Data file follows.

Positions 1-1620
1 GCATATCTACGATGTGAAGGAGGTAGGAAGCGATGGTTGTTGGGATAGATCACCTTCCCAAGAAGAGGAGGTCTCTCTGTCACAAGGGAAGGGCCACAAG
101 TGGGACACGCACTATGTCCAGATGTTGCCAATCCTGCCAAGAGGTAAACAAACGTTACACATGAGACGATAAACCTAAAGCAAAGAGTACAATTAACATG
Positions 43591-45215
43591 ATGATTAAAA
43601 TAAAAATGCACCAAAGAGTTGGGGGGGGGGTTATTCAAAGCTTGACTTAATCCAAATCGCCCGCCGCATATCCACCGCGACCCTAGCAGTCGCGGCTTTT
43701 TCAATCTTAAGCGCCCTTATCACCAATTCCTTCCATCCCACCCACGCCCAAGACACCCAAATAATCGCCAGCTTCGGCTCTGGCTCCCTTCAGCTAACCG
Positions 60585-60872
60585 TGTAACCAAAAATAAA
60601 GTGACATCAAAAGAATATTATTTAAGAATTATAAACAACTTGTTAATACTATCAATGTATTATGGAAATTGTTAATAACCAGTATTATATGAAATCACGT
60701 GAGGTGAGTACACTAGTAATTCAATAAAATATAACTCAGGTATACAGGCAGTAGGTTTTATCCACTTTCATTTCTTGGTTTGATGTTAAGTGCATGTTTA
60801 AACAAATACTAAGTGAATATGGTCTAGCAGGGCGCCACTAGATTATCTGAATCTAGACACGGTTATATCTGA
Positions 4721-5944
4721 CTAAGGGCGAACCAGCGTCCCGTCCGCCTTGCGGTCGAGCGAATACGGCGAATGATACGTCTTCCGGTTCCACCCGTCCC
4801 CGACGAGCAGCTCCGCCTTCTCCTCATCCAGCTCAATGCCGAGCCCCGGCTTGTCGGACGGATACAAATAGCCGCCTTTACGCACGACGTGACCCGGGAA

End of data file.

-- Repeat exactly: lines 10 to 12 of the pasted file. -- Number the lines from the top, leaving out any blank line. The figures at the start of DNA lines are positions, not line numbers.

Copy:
60601 GTGACATCAAAAGAATATTATTTAAGAATTATAAACAACTTGTTAATACTATCAATGTATTATGGAAATTGTTAATAACCAGTATTATATGAAATCACGT
60701 GAGGTGAGTACACTAGTAATTCAATAAAATATAACTCAGGTATACAGGCAGTAGGTTTTATCCACTTTCATTTCTTGGTTTGATGTTAAGTGCATGTTTA
60801 AACAAATACTAAGTGAATATGGTCTAGCAGGGCGCCACTAGATTATCTGAATCTAGACACGGTTATATCTGA